Městský soud v Praze
Municipal Court in Prague
As some of you already know, I hate the extent to which the word ‘kafkaesque’ is both overused and misused, especially in Prague. But I also obtain a perverse and masochistic pleasure at every instance when life in this city proves itself to be just that – kafkaesque.
And it never ends…
Over 13 months ago I described the process of trying to sort out my trade licence as ‘kafkaesque’. But the trade licence was eventually taken care of, I got my new long-term residence permit, and I thought – in spite of all past experience – that things would go smoothly from there.
But I am getting ahead of myself. The foreigner police, before they would process my visa last December, demanded a new print-out from the trade licence office. I went to Prague 3 to get the new print-out and tried to change my address at the same time. The beginning of that story is here (and it’s a good one). Anyway, as nothing ever goes the way you want it to, I didn’t manage to change my address and I had to go to Prague 5 to get the print-out under my old address.
So now we are back in 2007, April to be exact, and I returned to Prague 3 because I had moved 18 months earlier and I really needed to change my address.
The important thing to know here is that my original trade licence had been issued back in 1998, when I was married to a Czech and had permanent residency in Czech. When you have permanent residency you are treated as if you are Czech, which means that I had received a trade licence forever, i.e. without an expiration date. Being a permanent resident also meant that I did not have to submit an application to be entered into the Commercial Register as foreigners usually do. But I no longer have permanent residency.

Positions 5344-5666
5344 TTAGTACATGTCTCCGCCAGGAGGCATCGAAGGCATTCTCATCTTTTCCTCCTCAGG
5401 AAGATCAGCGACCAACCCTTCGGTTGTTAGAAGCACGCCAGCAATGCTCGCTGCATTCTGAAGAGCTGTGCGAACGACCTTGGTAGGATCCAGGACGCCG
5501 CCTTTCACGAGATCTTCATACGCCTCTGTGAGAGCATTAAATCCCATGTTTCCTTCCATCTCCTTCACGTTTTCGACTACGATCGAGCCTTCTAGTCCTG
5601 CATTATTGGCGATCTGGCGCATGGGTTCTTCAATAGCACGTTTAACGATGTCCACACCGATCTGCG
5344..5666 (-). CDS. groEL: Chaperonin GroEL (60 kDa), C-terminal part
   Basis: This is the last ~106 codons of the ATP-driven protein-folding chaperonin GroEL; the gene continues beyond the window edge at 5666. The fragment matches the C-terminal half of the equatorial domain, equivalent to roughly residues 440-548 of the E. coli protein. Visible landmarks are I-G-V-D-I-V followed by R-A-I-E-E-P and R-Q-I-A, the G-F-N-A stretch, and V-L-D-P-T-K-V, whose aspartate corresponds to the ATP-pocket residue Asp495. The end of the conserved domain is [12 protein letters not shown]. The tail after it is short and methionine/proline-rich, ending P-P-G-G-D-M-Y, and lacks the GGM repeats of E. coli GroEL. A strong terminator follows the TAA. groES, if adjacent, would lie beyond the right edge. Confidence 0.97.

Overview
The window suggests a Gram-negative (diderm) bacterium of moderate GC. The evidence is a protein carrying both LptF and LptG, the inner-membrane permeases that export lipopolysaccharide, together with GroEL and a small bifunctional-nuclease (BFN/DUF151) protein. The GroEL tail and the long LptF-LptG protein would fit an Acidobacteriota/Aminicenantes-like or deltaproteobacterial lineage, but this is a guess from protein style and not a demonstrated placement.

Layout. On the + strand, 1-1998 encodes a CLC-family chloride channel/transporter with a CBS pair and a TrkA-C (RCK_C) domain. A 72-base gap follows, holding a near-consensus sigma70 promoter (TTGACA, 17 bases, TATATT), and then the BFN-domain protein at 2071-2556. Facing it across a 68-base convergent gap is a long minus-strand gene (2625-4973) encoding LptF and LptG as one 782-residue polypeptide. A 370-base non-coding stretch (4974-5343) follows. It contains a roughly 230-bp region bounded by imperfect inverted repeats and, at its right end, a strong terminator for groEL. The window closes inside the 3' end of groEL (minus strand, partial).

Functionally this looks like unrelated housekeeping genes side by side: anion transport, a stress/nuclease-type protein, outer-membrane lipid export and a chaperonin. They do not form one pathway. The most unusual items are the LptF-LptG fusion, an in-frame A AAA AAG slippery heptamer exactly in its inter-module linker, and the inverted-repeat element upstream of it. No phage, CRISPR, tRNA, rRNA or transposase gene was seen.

The eventual result of my April visit was that they issued me a brand new foreigner’s trade licence with an expiration date and a direction to apply to the commercial court for registration in the Commercial Register. No hurry, the woman at the trade licence office said, there is no deadline, you just need to be registered before you can renew the trade licence or make any other changes.
Jesus fuck, I thought. Just what I need – more asshole bureaucracy.
Last week I had finally got together all the paperwork and the verified copies and the notarised signatures and the stamps for 5000 Kč, and my secretary went to the court to turn in my application for registration.
And today I got a letter that my application had been rejected. The reason? It turns out there is a deadline – it’s 90 days, and I had turned in my application 107 days after receiving my new trade licence. But that hardly matters because they counted the days from the issuance of my original trade licence 9 years ago.